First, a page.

Small Water Bodies with Big CO2 Effects

water-pocked landscape of coastal tundra

Credit: Via @ArcticLagoons on Twitter Arctic coastal watershed systems are some of the most threatened regions on Earth and have undergone substantial climatic, physical, and biological change with the warming of our Earth. Now, researchers at the Beaufort Lagoon Ecosystems LTER site have discovered that small coastal water bodies, especially ponds, are releasing carbon to… Read more »

2020 Science Council Meeting Videos

Lightning talks from the 2020 Science Council Meeting are now available from links below and on the LTER YouTube channel. Follow us to catch the latest new material from across the Network. Arctic LTER (Ed Rastetter) – Arctic Presentation (slides only) Andrews Forest LTER (Catalina Segura) – Andrews Forest Video (6:35) Baltimore Ecosystem Study (Emma… Read more »

To go or not to go (in the field)?

SCUBA diver examines kelp

Many ecologists are now faced with a choice: continue field measurements and manipulations or halt them voluntarily and accept the cost to their science and sometimes their budgets. the LTER Network Office offers some considerations for those faced with this difficult decision.

Can seagrass meadows mitigate climate change?

As anthropogenic carbon dioxide emissions continue to increase, scientists have now recognized seagrass meadows—which typically have high rates of carbon storage—as important ‘blue carbon’ sinks. However, rising ocean temperatures threaten seagrass meadows, along with their ability to retain carbon. This underlines the need for precise ecosystem data on the vulnerability and resilience of these meadows… Read more »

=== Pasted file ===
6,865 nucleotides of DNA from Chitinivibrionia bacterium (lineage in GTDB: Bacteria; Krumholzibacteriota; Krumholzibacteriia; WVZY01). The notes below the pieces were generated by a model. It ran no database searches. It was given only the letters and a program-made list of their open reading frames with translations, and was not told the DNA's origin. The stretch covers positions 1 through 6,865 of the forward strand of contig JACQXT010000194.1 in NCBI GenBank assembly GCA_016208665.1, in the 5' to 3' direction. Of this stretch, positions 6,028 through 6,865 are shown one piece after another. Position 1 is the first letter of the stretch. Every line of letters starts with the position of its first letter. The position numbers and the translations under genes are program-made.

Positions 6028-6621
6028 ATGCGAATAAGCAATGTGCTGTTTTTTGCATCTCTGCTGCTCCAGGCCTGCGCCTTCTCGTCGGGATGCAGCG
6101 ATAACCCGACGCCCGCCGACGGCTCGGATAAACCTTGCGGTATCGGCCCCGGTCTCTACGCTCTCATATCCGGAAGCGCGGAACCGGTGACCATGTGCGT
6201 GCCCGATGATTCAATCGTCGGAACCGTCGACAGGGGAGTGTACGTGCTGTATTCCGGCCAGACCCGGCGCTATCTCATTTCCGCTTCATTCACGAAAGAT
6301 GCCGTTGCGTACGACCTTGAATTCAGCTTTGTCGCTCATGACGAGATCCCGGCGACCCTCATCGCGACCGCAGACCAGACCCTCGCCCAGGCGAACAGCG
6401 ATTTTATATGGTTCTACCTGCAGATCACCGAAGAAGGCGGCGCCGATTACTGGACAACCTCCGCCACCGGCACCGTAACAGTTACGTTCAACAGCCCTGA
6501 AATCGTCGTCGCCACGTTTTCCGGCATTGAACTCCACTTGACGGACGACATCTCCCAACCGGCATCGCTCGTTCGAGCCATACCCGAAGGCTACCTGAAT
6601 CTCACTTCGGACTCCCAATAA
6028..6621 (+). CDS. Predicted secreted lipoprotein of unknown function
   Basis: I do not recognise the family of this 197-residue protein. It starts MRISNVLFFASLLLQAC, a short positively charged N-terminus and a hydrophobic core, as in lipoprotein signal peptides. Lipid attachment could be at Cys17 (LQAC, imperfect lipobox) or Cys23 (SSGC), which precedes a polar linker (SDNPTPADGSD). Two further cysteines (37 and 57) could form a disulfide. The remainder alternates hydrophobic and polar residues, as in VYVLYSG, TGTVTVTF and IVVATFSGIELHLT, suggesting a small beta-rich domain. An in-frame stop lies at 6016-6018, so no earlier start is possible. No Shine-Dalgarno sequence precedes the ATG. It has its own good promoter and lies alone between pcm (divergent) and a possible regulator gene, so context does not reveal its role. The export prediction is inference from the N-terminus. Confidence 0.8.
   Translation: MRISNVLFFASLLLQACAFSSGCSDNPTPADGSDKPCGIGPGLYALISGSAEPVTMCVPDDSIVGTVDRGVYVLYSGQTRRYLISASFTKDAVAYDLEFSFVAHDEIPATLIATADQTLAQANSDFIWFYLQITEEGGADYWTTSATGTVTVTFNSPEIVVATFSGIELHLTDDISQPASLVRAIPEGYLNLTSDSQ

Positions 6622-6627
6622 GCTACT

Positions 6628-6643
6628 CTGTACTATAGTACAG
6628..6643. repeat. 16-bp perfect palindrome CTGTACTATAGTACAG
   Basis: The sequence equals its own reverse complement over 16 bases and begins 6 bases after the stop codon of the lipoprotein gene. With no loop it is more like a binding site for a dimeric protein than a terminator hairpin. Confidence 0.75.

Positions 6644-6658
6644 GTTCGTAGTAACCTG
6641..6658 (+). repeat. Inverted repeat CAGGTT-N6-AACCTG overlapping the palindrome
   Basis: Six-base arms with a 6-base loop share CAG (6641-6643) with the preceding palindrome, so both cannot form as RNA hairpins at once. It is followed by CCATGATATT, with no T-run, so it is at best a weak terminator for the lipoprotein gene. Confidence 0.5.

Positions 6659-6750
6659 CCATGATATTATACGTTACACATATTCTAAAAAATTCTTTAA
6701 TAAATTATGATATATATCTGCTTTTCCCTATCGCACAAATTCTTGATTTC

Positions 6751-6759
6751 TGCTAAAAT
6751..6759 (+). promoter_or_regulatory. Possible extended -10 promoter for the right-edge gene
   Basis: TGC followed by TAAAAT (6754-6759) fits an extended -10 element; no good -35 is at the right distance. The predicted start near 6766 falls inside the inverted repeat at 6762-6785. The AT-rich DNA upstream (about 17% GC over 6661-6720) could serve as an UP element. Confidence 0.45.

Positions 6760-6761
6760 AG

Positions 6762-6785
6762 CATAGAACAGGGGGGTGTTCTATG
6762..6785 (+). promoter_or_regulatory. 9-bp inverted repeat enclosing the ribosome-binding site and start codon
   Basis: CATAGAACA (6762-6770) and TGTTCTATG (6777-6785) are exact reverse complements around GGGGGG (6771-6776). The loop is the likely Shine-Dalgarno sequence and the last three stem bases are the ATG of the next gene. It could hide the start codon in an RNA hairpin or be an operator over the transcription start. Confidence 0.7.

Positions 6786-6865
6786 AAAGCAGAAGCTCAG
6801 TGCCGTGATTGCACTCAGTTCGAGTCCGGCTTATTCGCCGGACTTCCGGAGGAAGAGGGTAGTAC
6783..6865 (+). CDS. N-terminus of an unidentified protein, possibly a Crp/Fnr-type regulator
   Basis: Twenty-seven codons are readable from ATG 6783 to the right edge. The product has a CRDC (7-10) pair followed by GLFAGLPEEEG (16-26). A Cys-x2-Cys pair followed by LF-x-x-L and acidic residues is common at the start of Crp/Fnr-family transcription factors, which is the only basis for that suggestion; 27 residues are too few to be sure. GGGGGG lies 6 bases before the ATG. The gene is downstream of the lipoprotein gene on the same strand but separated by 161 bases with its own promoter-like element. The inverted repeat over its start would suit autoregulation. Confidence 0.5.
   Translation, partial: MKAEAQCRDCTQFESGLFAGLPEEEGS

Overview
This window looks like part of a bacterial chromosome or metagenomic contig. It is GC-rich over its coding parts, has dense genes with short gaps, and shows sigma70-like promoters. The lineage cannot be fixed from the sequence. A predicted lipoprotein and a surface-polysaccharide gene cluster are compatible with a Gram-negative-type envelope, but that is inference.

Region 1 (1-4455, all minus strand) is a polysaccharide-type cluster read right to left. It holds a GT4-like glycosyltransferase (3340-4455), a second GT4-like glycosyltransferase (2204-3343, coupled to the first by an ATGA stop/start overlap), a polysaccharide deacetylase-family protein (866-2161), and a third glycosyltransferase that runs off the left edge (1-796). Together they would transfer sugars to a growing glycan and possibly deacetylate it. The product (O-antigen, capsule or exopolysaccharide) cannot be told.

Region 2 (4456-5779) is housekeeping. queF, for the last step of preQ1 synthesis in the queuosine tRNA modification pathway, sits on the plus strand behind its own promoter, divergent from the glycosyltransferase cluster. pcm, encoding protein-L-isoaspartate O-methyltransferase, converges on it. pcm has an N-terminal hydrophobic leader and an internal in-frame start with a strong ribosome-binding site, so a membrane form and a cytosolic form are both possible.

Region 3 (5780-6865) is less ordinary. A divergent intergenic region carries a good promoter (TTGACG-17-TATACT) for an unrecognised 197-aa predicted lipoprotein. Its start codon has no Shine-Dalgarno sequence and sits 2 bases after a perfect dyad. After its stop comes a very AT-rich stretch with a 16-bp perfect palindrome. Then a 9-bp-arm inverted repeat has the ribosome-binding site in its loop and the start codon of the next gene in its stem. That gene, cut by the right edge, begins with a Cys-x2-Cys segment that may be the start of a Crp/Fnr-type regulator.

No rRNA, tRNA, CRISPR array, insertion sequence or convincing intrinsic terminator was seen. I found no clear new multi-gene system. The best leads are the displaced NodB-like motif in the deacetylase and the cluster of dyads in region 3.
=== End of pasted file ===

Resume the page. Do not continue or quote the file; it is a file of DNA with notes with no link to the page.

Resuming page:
What makes a network work? Collaboration in the LTER Network

network analysis, based on site age, ecosystem type, number of shared publications and network centrality

A recent analysis of collaboration in the LTER Network reveals that LTER-related publications involve more collaborators, more institutions, persist for longer, and cover greater distances than other publications in the field of ecology. 

Thinking about long-term futures to make better decisions today

Credit: CAP-LTER. CC BY-SA 4.0 Anticipating the needs of cities in the future is a key aspect of urban sustainability. One approach to planning for sustainable cities is for researchers and practitioners to work together to develop scenarios that benefit communities as well as ecosystems. Central Arizona Phoenix LTER (CAP LTER) is taking an innovative approach… Read more »

LTER at Ocean Sciences Meeting 2020

In 2017, the LTER Network saw the addition of three new marine and coastal sites. The new sites—Northeast U.S. Shelf (NES), Northern Gulf of Alaska (NGA) and Beaufort Lagoon Ecosystems (BLE)—are all well-represented among the 41 talks and posters presented by LTER researchers at the 2020 AGU Ocean Sciences Meeting. Presentations from these and other… Read more »

2020 Synthesis Working Groups Announcement

The LTER Network Office announces new synthesis project awards: A global synthesis of multi-year drought effects on terrestrial ecosystems; A multi-biome synthesis investigating the controls on river Si exports; and Ecological Metagenome-derived Reference Genomes and Traits (EMERGENT).

Cold, Dry, and Phosphorus Limited: microbial activity in nutrient poor habitats

rocky, mountainous landscape

High elevation and high latitude ecosystems are particularly vulnerable to climate change impacts because they represent the upward range limits for organisms that are adapted to cold temperatures and low nutrient levels. Two of the biggest threats to high elevation communities are nutrient deposition (e.g. nitrogen) and climate warming. A new study by Bueno de… Read more »